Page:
Prince Harry opens up about healing as doctor diagnoses him with ADD, PTSD, anxiety and depression

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Prince Harry is opening up about the reasons why he wrote his tell-all memoir “Spare,” revealing how the process of sharing details of his personal life led him to “break free” from his family and how he wants his experience to be of service to others.

On Saturday, the Duke of Sussex sat down with Dr. Gabor Maté, a Hungarian-Canadian doctor and author who specializes in trauma, addiction and stress.

The Vimeo-hosted dialogue, which was announced as “an intimate conversation as they discuss living with loss and the importance of personal healing,” focused on Harry’s record-breaking book.

For about 60 minutes, the two discussed Harry’s complicated relationship with his family, his sense of loss, his use of recreational drugs and the importance of healing.

Maté — the author of “The Myth of Normal: Trauma, Illness and Healing in a Toxic Culture” — also told Harry that after reading “Spare” and speaking with him in person, he diagnosed him with attention deficit disorder (ADD), PTSD (post-traumatic stress disorder), anxiety and depression, explaining that much of it stemmed from Harry’s childhood.

According to TMZ, Harry appeared to “accept Dr. Mate’s diagnoses at face value, even acknowledging that he’d been diagnosed with PTSD by his own personal therapist.”

The youngest son of the late Princess Diana told Maté how he “always felt slightly different to the rest of [his] family,” which was something he also felt about his mother.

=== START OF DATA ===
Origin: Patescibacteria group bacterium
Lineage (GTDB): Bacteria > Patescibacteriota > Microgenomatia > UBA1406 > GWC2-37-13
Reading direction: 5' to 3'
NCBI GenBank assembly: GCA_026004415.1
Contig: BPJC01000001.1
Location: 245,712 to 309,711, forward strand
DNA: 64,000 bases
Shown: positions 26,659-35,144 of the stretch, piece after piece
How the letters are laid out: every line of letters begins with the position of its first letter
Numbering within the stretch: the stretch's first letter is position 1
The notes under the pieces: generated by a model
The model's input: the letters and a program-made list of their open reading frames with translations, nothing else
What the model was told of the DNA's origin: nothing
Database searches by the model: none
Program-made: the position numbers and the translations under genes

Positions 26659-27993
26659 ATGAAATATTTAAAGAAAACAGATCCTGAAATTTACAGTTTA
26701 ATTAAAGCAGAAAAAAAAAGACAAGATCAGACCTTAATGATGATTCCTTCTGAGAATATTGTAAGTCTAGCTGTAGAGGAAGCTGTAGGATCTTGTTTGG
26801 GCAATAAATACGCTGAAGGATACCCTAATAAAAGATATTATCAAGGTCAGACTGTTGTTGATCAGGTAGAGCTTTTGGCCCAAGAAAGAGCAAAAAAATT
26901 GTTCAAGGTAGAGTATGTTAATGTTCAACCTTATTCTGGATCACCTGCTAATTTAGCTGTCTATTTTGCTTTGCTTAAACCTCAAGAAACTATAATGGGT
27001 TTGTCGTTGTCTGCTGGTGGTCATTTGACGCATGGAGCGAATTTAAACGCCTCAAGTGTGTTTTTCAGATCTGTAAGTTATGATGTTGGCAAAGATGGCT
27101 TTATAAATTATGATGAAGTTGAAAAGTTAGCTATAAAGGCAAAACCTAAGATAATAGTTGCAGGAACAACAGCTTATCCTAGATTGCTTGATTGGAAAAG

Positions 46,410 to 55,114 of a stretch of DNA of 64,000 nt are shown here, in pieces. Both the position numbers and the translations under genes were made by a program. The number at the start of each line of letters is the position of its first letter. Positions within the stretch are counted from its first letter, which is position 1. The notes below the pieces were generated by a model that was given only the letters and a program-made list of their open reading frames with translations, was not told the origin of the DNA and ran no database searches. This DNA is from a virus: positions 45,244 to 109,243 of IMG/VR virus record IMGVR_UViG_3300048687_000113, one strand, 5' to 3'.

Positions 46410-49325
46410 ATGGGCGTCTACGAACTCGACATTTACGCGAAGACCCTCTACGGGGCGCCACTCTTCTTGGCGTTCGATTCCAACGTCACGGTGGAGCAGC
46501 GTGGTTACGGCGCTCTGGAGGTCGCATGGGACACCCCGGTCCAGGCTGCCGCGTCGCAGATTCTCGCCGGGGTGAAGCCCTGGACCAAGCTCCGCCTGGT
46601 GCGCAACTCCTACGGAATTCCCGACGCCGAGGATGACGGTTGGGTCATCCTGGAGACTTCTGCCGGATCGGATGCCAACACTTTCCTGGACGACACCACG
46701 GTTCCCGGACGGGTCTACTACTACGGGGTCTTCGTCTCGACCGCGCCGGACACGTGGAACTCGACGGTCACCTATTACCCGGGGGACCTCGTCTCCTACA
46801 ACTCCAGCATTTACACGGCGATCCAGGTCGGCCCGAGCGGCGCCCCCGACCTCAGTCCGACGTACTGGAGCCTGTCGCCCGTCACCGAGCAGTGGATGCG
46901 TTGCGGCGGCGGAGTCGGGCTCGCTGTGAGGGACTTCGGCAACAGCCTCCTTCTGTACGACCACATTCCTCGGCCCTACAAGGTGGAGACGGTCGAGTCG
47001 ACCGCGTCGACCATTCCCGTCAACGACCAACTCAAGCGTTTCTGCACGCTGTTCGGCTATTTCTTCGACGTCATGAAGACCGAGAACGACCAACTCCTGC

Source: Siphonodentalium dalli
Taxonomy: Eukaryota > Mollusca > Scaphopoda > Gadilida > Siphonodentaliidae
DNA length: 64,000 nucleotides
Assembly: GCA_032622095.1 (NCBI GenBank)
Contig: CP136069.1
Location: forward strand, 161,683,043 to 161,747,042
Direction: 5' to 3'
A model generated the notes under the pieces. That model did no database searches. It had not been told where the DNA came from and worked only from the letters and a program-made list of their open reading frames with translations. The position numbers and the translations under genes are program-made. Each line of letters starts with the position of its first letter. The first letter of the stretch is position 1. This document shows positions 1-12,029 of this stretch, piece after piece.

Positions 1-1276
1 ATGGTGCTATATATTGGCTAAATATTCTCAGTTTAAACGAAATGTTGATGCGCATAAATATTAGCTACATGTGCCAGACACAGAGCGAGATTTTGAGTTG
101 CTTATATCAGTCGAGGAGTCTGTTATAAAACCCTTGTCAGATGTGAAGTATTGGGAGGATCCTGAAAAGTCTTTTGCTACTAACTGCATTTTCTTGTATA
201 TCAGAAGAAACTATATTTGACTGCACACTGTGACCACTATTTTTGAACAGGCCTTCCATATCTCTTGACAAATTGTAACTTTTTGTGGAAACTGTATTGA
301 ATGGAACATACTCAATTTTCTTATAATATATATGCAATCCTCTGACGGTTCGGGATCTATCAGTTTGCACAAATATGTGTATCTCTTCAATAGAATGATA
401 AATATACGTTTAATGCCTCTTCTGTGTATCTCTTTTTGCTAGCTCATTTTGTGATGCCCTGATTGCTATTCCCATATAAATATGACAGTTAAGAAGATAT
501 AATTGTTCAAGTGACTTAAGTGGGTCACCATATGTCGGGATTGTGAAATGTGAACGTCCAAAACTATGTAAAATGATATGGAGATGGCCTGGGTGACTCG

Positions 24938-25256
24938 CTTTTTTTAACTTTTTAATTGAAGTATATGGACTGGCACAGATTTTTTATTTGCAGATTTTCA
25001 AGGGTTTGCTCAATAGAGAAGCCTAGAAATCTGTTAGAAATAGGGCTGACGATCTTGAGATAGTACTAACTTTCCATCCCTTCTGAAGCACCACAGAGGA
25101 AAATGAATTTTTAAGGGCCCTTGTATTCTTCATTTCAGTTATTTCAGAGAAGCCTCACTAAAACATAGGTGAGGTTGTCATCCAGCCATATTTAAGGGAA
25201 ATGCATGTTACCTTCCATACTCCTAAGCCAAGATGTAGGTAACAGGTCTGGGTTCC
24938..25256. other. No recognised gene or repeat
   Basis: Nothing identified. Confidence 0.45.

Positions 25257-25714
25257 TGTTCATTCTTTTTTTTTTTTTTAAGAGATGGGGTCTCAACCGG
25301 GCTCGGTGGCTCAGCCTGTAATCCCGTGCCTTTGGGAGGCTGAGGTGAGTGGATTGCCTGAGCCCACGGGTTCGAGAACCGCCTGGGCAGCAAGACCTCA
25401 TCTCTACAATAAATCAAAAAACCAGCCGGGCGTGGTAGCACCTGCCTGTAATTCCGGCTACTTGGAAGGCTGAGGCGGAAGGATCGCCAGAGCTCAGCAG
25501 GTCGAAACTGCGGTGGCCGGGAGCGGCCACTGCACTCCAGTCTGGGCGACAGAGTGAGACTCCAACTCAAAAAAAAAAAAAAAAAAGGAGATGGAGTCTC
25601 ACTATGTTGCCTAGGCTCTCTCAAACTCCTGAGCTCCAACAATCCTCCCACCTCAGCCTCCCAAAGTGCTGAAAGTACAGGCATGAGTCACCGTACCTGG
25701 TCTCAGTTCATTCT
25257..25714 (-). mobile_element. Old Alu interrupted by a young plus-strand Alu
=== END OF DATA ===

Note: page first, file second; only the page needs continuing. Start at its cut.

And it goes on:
“I felt strange being in this container, and I know that my mum felt the same. It makes sense to me — it didn’t make sense at the time — I felt as though my body was in there, but my head was out, but sometimes it was vice-versa,” he said during the interview, according to People.

Writing the book felt like a release, but it was also a difficult process he’d always hoped could help other people.

“I really hope, and I hoped right from the beginning, when I turned around to the people that were helping me write this book, I said, ‘I want this to be an act of service, it needs to be, because I know important it is, because you’re almost giving permission for people to talk about their own stuff, and be their own selves, and society doesn’t really help us,” he said.

When Maté asked Harry if he succeeded in breaking free from Royal Family, he said he had. And even though it wasn’t easy, in the end, it was all worth it.

“I’ve lost a lot, but at the same time I’ve gained a lot,” he told Maté, according to The Daily Beast.

Harry, who spoke candidly about experimenting with recreational drugs in his book, also talked to Maté about his past drug use. While cocaine “didn’t do anything” for him, he said marijuana and psychedelics helped him “deal with the traumas and pains of the past.”